A look at the financial markets in 2020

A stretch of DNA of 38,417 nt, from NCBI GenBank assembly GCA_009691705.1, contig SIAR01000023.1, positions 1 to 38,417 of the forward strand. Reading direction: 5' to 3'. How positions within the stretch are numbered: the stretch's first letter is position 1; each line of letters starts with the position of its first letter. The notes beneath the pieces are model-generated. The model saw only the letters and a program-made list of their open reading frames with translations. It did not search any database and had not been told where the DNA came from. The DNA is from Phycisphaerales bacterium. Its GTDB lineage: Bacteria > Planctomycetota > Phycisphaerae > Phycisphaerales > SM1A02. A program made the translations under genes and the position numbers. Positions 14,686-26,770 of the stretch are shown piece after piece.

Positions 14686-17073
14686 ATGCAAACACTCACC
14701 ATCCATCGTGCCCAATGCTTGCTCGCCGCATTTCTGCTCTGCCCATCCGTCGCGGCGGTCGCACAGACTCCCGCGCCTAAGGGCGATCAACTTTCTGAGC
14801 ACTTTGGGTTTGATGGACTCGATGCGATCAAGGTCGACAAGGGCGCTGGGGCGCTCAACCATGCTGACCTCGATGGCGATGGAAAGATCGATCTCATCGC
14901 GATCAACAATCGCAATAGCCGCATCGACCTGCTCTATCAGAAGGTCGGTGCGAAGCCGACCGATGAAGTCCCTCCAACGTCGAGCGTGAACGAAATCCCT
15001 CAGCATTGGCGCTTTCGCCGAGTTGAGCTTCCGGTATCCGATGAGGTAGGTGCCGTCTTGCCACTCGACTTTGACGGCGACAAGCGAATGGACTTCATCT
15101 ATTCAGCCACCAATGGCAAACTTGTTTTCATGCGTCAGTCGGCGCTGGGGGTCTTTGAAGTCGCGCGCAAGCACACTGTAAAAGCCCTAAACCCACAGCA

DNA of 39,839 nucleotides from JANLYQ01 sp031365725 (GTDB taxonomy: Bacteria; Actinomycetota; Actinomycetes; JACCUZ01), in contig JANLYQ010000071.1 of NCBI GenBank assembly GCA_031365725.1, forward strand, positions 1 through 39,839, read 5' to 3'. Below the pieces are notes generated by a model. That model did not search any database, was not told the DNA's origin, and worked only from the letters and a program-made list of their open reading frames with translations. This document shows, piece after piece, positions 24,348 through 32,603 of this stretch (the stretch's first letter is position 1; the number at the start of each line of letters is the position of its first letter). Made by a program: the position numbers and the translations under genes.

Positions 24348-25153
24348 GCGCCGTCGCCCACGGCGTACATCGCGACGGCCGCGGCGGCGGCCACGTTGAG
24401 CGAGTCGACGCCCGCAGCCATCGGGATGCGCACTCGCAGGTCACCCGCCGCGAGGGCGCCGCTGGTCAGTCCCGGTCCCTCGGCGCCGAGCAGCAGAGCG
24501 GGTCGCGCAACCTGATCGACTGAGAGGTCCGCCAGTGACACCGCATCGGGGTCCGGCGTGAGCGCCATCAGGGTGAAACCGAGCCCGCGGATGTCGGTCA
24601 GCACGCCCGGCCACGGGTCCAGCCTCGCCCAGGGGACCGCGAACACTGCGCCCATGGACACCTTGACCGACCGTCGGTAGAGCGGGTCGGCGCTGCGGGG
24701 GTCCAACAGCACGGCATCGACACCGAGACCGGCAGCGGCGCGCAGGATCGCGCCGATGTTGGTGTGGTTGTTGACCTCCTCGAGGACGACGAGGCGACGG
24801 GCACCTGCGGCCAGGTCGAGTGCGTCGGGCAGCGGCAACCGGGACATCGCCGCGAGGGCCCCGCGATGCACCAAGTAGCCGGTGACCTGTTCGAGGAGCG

In recent days, the traditional financial markets have experienced increased volatility. What is commonplace in the cryptomarkets has now become apparent in the traditional asset classes. Here, we will take a look at the last few years and current events on the markets. General macro situation in the financial markets Let us take a quick look at the general situation without going into too much detail. If we want to understand the current situation in the traditional financial markets, the following topics stand out: zero interest rate policy, money supply expansion and leverage. Over time, the first two conditions led to a pronounced constellation in the desperate search for yield. Borrowing for the purpose of investing in financial instruments is at a historic all-time high. Financial crisis in 2009 leads to negative interest rates and unlimited money supply growth For some years now, especially after the introduction of global “quantitative easing measures”, the normal market conditions of supply and demand have been overridden by the major players in the form of the central banks. An artificial demand in the form of unlimited newly created money ensures that the market implements the dictated interest rate level. This fact is very well reflected in the bond market. Due to the zero interest/negative interest rate policy, investors must now pay money to some countries, such as Switzerland, in order to “be allowed” to lend money. Effectively, a risk-return situation that makes no sense in the long term has developed. At the end of 2019, a bond volume of over USD 11 trillion had a negative return. This phenomenon is also evident in the corporate bond sector. Bonds with an AAA rating may well have negative returns. However, the yield on debt securities in general is also at an all-time low. The return that a venture capitalist receives for lending his money is historically at a low point. This can be seen across the entire spectrum of bond markets, including the sub-investment grade, junk bond and emerging markets. Investors buy yield with a greater duration period and worse quality The desperate search for yield drives investors a) into ever longer durations and b) into lower quality debtors. Both represent an increase in risk. An additional instrument that professional market participants like to use to obtain higher returns is the so-called “leverage”. With short-term debt financing, a position is further increased in order to achieve the desired return. Newly introduced liquidity options of the Fed, such as the repo market or the resulting “sponsored repo” market, have meanwhile attracted a much wider range of speculators in the form of hedge funds etc. to the drip of cheap liquidity for the purpose of investing in the market for bonds. On average, 50 to 100 billion dollars of daily liquidity is provided by the Fed. In normal market conditions, a profitable, often used and “financial industry compliant” strategy is implemented. In stress situations, such strategies can lead to huge bankruptcies, which can drive the world’s largest investment banks into bankruptcy (see Lehman, Royal Bank of Scotland, UBS, etc.). Investment crisis leads to inflated risk/return profiles in all asset classes Consequently, the investment crisis has long continued in the remaining asset classes. The desperate search for returns, especially of institutional investors who are forced to invest due to obligations, is also reflected in the equity and real estate markets. The market has moved away from traditional valuation benchmarks for asset classes. For some time now, the interest rate and central bank policies of global central banks have been the highest bid on the markets. Accordingly, risk aspects have been given lower priority. In the equity market, artificially low interest rates and easily available additional liquidity have led to changes in the landscape. On the one hand, discounted cash flows are worth much more with the new environment than in the past. The game of issuing low-interest corporate bonds, the proceeds of which are invested in share buybacks in order to increase the “EPS ratio“, is now standard practice for most listed companies. Investors who want to escape the high valuations are fleeing into supposedly cheaper but more illiquid markets. Alternative asset classes such as private equity and venture capital, as well as “private loans”, are recording record volumes. “Unicorns” seeking billion-dollar valuations on the stock market are writing hundreds of millions in losses. Historically low volatility leads to full coverage mentality The central banks’ control of the markets by making more and more newly printed money available to market participants for investments in the financial markets has also led to a completely new volatility landscape. The steady rise of the markets, without excessive price setbacks, has led to low volatilities. This phenomenon has now developed into a “modus operandi” in the market. For a little extra return, volatility continues to be sold on a large scale, either directly via the VIX Index or via thousands of structured products that are found in countless portfolios as “yield enhancements” (reverse convertibles and syndicates). The investment behaviour has changed in the sense that the investor no longer asks how much return one receives for the risk one has taken, but rather takes on as much risk as the market offers with the return target in mind. Liquidity as the lifeline of the financial markets, when will the zenith be reached? Over the last decade we have seen how every problem has been tackled with more resources. Monetarily and fiscally, attempts are being made to find a way out of the current problems with cheap money. Growth is to be maintained at all costs, and recessions, which in themselves are an ingredient for long-term sustainability, are to be prevented. Structurally, however, no problem has been solved, but a new one created. Debt has been driven. “Zombie companies” which can only roll over their debts thanks to low interest rates are omnipresent. Fundamentally, the crisis has not been solved since 2009, but postponed until tomorrow. We have a problem that is too big to be solved. And given that it is too big to fail, we see central banks acting very preventively. So “Whatever it takes“, for lack of alternatives, is likely to be carried through to the bitter end. Negative interest rates will at some point represent a smaller benefit than the newly created problems on the provision/savings side. Thus, the obvious and only instrument of central banks is the fiscal side. QE has already been raised again by the Fed, it is of course possible to increase it further, including helicopter money.